The location of disease is an important consideration with regard to HIFU treatment for prostate cancer. The apex is difficult to treat because of its close proximity to the striated sphincter causing several groups to begin their HIFU 6 mm above the apex of the gland. This creates a theoretical 6 mm ‘safety margin’ to protect the sphincter [6]. Boutier et al. [6] evaluated the largest series of patients that were treated with HIFU with systemic biopsies 3–6 months after treatment. The apex was positive in 60% of patients with positive biopsy post-treatment. This led the authors to conclude that patients with very distal apical lesions might not be good candidates for HIFU therapy [6]. With this in mind, patients should have extensive counselling prior to treatment that the location of their lesion could have significant impact on treatment outcomes and an mpMRI might help predict that risk.

Our study is not without limitations. First, our patient population was relatively small and is referral based; however, this ‘very distal apical lesion’ is a novel concept brought into our practice and our team is expanding its experience on these newly described lesions. Second, we used our fusion platform to validate our results since radical prostatectomy was not performed in all patients. Criticisms of studies conducted using conventional TRUS biopsy are deserved since they are well known to be inaccurate. However, unlike conventional ‘blind’ TRUS biopsies, these biopsies were guided by the fusion platform which allows direct sampling of each MRI positive distal apical lesion and assures that the lesion identified by MRI is the lesion evaluated histologically. This method of correlation has been previously validated and has been successfully utilized [22].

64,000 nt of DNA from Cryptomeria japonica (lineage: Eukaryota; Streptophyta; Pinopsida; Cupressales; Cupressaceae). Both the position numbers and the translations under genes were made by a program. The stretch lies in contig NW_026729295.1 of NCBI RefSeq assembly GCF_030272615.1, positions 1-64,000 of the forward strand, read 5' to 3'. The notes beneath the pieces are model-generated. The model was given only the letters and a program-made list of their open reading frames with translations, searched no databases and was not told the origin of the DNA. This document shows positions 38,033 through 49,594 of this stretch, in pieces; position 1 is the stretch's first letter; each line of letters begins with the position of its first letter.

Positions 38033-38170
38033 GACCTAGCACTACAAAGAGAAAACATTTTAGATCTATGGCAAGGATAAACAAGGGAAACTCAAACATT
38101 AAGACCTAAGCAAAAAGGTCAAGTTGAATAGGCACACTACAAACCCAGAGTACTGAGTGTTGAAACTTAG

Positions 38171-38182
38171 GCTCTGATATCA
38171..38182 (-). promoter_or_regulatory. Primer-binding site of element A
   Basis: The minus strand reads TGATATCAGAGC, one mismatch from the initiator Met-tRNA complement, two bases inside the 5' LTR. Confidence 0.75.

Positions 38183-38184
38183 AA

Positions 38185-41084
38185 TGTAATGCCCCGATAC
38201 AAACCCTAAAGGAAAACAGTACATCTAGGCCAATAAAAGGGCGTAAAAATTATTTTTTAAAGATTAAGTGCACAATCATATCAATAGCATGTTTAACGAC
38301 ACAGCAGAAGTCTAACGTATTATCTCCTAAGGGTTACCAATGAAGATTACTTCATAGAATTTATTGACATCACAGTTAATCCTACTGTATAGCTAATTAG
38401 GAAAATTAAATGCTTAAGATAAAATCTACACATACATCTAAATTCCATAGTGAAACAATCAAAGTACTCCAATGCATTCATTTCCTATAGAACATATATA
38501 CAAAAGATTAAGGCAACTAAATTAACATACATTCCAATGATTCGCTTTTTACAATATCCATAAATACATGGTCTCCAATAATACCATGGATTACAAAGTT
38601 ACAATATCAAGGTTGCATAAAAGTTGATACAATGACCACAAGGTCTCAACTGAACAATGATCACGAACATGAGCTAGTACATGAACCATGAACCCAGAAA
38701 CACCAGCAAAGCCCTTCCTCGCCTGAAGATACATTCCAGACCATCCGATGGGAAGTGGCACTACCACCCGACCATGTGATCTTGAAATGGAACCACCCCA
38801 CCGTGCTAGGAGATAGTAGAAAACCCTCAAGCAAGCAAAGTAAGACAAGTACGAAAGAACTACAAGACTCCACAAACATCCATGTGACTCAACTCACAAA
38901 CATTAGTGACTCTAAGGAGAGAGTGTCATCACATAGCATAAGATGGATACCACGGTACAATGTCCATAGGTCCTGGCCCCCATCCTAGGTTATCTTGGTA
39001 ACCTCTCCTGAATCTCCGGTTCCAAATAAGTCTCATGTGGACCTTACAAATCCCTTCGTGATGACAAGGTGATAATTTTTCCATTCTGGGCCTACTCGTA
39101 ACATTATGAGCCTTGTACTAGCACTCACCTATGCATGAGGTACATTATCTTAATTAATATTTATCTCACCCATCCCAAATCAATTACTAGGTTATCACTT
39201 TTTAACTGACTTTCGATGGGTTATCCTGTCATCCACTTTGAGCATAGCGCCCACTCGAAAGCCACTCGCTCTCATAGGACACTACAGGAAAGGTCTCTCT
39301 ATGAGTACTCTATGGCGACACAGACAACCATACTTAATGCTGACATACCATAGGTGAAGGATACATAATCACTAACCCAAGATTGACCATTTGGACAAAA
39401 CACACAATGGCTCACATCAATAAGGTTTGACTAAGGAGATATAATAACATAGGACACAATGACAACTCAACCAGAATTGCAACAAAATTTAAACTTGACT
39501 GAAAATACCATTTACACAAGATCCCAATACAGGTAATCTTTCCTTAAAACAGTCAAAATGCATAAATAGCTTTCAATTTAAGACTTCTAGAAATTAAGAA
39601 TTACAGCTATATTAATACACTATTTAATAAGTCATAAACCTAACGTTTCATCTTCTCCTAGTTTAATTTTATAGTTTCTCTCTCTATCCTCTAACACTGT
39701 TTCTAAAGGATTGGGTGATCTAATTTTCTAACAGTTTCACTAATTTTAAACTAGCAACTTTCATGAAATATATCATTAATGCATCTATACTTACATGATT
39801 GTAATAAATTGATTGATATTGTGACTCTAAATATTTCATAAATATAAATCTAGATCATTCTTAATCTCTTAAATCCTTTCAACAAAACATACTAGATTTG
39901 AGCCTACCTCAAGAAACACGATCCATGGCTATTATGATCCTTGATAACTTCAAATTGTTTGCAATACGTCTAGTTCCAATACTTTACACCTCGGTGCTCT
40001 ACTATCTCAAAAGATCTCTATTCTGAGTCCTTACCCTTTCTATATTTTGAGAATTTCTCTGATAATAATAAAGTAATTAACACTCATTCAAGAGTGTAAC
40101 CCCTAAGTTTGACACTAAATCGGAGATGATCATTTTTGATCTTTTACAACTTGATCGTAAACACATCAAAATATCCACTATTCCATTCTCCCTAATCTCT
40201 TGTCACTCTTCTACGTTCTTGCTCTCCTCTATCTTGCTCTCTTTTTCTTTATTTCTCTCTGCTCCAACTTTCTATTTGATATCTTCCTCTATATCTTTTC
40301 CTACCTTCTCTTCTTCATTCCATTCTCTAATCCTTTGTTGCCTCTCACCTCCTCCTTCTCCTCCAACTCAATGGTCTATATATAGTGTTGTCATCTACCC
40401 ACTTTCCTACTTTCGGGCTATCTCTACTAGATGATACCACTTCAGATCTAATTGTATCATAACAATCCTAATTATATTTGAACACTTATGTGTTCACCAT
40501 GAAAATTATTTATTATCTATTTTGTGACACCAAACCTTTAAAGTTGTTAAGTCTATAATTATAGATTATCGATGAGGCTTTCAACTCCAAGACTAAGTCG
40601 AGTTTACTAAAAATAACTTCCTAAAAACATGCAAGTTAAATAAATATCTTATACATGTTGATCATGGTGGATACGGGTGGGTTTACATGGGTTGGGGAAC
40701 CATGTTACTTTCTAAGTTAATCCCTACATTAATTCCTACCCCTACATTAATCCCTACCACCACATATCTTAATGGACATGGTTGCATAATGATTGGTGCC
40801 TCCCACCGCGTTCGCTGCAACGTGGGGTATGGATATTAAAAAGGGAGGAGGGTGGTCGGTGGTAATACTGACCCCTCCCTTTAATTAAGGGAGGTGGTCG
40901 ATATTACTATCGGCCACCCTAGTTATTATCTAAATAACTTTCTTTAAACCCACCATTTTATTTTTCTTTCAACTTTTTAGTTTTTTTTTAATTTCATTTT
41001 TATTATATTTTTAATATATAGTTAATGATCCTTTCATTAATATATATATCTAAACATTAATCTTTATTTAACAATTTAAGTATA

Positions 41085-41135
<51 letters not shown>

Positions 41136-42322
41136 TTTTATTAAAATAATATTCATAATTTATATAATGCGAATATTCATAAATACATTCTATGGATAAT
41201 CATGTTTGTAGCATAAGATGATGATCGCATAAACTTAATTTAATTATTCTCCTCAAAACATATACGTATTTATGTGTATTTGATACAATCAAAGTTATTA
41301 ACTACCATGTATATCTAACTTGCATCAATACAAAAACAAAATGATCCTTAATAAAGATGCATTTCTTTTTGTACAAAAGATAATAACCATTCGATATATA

In conclusion, the distal apical portion of the prostate is generally under-sampled. Our results indicate that the distal apical prostate can harbour cancer lesions that can be accurately detected and sampled with mpMRI and a subsequent MRI/ultrasound fusion biopsy approach. This may aid clinicians and patients in decision making for therapeutic modalities and could improve prediction of positive margin rates for certain treatments.

CONFLICT OF INTEREST

  1. Top of page
  2. Abstract
  3. INTRODUCTION
  4. PATIENTS AND METHODS
  5. RESULTS
  6. DISCUSSION
  7. CONFLICT OF INTEREST
  8. REFERENCES

Bradford Wood declares a Conflict relating to Phillips healthcare Cooperative Research & Develop agreement. Peter Choyke declares a Conflict relating to Phillips Corp Research agreement and iCAD research agreement.

REFERENCES

  1. Top of page
  2. Abstract
  3. INTRODUCTION
  4. PATIENTS AND METHODS
  5. RESULTS
  6. DISCUSSION
  7. CONFLICT OF INTEREST
  8. REFERENCES